American media outlets are never friendly to China. They referred China as the “autocrat” and “America’s largest threat in the twenty-first century.” They also love to report the human rights abuses and illegitimacy of Chinese Communist Party. Undoubtedly, China has many problems within itself, but why is there so much unbalanced reporting about it in the United States in Western media? My answer is mainly about ideology.
The superiority of democracy is deeply rooted in American beliefs. Many Western Scholars such as Robert Kegan insisted that “Democracy is the best form of government and the only legitimate form of government for everyone everywhere.” Therefore, “all nondemocratic governments are inherently illegitimate and…transient.”
Hypercritically, the United States has also adopted a Darwinistic strategy of promoting democracy globally through military force since the mid-1970s. Promoting American values internationally has become the predominant approach to maintaining the American way of life domestically. As a result, it has become a matter of routine for the United States to employ force proactively to assist democratic transitions, prevent the fall of existing fragile democracies, and overturn regimes that refused to follow American norms. Examples include Grenada in 1983, the Marcos regime in 1986, and Panama in 1989.
If democracy is truly inherently superior, it should prevail by itself. However, the excessive military actions of the United States in recent decades only shows power domination and forceful imposition of its ideology to other countries.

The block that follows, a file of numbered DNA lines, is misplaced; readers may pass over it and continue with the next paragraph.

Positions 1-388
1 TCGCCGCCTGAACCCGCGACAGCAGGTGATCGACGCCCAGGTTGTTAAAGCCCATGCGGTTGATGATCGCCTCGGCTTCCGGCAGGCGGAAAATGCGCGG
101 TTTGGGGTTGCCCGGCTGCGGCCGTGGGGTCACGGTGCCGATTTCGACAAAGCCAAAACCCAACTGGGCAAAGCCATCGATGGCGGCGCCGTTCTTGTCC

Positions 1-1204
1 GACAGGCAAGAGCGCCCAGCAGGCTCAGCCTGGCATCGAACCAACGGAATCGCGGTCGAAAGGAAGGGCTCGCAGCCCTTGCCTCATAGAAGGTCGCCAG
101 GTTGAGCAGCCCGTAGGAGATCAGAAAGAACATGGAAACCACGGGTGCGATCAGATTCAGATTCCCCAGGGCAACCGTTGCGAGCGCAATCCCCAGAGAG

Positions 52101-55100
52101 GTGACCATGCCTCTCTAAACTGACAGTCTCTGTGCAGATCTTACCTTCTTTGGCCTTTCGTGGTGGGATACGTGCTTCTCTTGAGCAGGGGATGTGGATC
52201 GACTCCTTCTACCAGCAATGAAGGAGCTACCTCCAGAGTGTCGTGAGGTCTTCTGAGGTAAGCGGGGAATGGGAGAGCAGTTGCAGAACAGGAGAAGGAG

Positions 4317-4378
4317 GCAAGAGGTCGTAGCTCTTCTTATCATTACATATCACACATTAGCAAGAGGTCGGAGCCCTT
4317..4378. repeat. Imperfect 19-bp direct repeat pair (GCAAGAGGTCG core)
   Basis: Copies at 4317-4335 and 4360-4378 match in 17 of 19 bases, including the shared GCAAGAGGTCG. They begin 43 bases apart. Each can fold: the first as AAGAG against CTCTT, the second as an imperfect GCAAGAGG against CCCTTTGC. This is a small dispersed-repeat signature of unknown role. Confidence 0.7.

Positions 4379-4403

Why is the United States particularly hostile towards China and Russia? If America’s creed is summed up as “republican liberalism,” then China and Russia are more for authoritarianism. As a result, the fundamentally different ideologies create conflicts and misunderstandings during China’s and Russia’s interactions with the United States.
Similar patterns also apply to human beings: people are always attracted to others who are similar. Similar interests make nations cooperate with each other, and similar value systems make them allies. Thus, the current method of defending the American way of life is an ambitious goal of assimilating the rest of the world. Hence, the United States attempts to create a system of hegemony by establishing international norms in accordance with American values.
However, the existence of countries like China and Russia has already discredited the American values of democracy.
When entering the twenty-first century, an increasing number of media outlets claim that the United States is in decline in its military, economic, cultural and political capacities. Besides the Soviet Union, China is the second nation in history in which American liberalism and democracy do not work at all.
The collapse of the Soviet Union in 1991 seemed to prove to the world the victory of democracy and capitalism over communism. Nevertheless, the rise of China in the past few decades has re-challenged the past glorious victory. The development of China reminds Americans of the deep-rooted fear of communism, although the current Chinese society is not even completely communistic.